EU Nears Carbon Offset Plan, Governments Express Doubts
Author: Peter Harrison
The European Union's executive Commission wants to ban from 2013 the most common types of carbon offsets used by factories and power plants, to boost the credibility of its emissions trading scheme, two EU sources said.
Some EU governments may oppose the plan, which requires majority approval by member states, environment ministries and industry sources told Reuters.
"The early draft proposal covers three main gases -- Adipic acids, nitrous acids and HFC 23," one EU source said on condition of anonymity. "They are trying to keep it simple so it would be a strict ban."
The EU Commission will propose the ban in the next two weeks, and not before November 11, the source added.
Europe's emissions trading scheme caps planet-warming gases emitted by industry, but allows companies to offset emissions by paying for carbon cuts in developing countries, as a cheaper alternative to cutting their own.
The majority of the disputed carbon offsets are generated in newly industrialized countries such as China and India and the European Commission aims to reform the scheme to include more projects from the least developed countries.
The Commission also worries that the current system lures industrial investment away from the EU toward developing countries where they can earn the lucrative credits.
Shutting the main supply of offsets could push up carbon prices, if agreed by a majority of member states at a meeting of Commission officials and environment ministers later this month.
The EU Commission questioned in August the environmental integrity of projects, mostly in China and India, which destroy a greenhouse gas by-product called HFC-23.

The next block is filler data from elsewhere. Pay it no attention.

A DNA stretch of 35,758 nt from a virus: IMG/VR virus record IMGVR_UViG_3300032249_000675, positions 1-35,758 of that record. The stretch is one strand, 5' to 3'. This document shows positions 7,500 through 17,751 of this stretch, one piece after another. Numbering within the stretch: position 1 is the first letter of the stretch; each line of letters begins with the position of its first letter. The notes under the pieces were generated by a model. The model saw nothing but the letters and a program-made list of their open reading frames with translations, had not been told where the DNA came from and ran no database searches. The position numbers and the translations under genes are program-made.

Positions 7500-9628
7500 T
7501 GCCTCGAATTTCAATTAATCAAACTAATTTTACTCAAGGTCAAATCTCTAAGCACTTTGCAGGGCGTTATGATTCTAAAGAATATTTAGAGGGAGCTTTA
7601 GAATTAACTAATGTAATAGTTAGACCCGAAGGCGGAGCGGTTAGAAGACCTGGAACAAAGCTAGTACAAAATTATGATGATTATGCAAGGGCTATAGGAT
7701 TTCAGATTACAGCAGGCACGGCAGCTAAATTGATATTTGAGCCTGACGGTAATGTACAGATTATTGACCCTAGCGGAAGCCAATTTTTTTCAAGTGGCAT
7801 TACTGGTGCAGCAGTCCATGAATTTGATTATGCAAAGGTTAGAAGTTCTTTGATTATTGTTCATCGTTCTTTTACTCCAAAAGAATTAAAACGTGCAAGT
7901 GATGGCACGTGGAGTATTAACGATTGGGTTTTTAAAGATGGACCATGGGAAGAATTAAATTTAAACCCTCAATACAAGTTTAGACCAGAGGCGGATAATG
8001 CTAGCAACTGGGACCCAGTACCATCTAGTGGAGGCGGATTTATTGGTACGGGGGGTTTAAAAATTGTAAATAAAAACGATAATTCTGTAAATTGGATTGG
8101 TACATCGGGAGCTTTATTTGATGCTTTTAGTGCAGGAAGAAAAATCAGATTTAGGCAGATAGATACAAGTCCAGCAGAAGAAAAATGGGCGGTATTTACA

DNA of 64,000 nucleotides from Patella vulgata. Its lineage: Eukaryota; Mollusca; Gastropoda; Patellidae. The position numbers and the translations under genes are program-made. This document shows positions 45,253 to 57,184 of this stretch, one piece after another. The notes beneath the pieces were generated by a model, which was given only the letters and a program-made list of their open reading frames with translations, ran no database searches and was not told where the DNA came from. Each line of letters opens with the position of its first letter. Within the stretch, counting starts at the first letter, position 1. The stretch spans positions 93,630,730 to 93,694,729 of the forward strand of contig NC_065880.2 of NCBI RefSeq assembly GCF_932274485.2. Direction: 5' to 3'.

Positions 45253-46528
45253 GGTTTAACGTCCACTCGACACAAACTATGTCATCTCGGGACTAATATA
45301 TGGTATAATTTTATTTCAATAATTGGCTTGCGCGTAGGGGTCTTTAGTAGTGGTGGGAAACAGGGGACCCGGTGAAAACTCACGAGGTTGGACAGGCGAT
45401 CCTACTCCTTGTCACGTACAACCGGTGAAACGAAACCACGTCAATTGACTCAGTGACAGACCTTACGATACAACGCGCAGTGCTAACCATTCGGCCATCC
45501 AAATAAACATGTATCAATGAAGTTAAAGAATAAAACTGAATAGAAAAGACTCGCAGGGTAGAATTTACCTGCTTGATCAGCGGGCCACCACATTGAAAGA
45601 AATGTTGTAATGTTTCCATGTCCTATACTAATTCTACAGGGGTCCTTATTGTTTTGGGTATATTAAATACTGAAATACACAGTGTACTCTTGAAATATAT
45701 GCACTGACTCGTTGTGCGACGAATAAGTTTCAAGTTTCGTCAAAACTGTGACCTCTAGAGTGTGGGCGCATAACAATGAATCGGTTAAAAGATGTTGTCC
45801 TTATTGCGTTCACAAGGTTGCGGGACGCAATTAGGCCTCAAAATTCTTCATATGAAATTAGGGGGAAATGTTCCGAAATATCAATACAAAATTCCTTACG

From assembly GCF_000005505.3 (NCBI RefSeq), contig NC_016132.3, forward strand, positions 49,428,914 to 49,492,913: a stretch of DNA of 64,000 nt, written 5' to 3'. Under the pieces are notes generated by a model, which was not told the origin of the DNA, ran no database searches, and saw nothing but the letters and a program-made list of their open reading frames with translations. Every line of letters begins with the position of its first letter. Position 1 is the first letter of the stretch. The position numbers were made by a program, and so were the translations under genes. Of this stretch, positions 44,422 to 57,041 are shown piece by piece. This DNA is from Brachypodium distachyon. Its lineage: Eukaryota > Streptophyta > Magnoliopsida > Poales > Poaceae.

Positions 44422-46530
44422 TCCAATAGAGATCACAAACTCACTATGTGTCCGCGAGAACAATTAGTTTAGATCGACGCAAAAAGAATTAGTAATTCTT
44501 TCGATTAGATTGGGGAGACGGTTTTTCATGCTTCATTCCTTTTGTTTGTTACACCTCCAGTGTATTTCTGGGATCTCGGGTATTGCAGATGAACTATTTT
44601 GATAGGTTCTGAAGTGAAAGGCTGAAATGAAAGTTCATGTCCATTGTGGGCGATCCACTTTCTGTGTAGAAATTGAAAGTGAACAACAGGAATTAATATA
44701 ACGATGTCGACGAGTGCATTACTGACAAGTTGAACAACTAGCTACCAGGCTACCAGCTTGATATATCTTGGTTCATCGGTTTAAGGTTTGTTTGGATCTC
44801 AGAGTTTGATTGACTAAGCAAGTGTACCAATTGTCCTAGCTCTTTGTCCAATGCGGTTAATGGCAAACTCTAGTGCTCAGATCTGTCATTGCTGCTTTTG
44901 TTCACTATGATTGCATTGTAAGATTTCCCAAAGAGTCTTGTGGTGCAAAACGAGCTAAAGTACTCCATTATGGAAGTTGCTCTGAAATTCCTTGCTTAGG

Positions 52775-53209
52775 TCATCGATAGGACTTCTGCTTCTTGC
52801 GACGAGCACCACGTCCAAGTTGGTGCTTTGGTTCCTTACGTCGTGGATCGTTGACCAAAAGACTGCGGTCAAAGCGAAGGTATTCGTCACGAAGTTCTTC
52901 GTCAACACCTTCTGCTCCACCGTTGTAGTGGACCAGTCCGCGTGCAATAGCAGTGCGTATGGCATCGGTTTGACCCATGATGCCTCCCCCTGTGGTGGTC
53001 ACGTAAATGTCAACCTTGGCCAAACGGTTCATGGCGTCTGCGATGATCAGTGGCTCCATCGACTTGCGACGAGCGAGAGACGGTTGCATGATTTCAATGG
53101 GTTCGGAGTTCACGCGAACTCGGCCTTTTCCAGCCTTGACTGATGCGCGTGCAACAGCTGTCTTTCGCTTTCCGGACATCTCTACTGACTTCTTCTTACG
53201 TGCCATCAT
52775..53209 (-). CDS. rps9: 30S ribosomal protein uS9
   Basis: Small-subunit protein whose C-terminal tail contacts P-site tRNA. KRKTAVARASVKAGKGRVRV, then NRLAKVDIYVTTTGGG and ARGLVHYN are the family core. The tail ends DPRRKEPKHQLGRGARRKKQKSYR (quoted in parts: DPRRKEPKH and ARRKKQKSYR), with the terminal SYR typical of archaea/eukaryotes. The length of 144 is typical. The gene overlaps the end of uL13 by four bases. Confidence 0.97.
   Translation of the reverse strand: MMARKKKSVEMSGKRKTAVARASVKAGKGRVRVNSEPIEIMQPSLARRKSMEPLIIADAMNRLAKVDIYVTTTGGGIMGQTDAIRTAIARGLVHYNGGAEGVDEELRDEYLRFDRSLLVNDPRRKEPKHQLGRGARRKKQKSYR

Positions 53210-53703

Such HFC projects accounted for about 60 percent of offsets imported into the EU emissions trading scheme last year, according to the Sandbag environmental group.
EU states were unsure whether they supported a ban. For some Polish companies: "(carbon) price hikes would be problematic," said Urszula Allam-Pelka, an official at Poland's Environment Ministry, who didn't say that Poland would oppose a ban.
The International Emissions Trading association (IETA) says it wants the Commission to perform a serious economic analysis on impacts, long and short-term, not only on market prices but on market confidence.
IETA also urges the Commission to avoid drafting any measures which might look unfairly retroactive, thus scaring investors away.
Germany did not yet have a position, said a German environment ministry spokesman. The environment ministry had sympathies with the EU plan but a joint stance must be agreed for example with the economy ministry, he added.
An official at Spain's environment ministry said "a suitable transition" was needed.
Similarly, Italian industry sources said a ban couldn't be put in place by the end of 2012. The Italian government supported their position, they said. There was no immediate comment from Italy's Environment Ministry.
Britain supported a reform of the carbon offsetting scheme, which is regulated under the U.N.'s Kyoto Protocol. A spokesman for the Czech environment ministry said that they could "in principle" support a ban.
A ban would likely irritate developing countries, and especially China, home to many such projects.
U.N. climate talks resume later this month in Cancun, Mexico, and are deadlocked for example on how far rich countries should pay for emissions cuts in the developing world. The Kyoto offset scheme has been the main source of carbon finance so far.
(Editing by William Hardy and Keiron Henderson)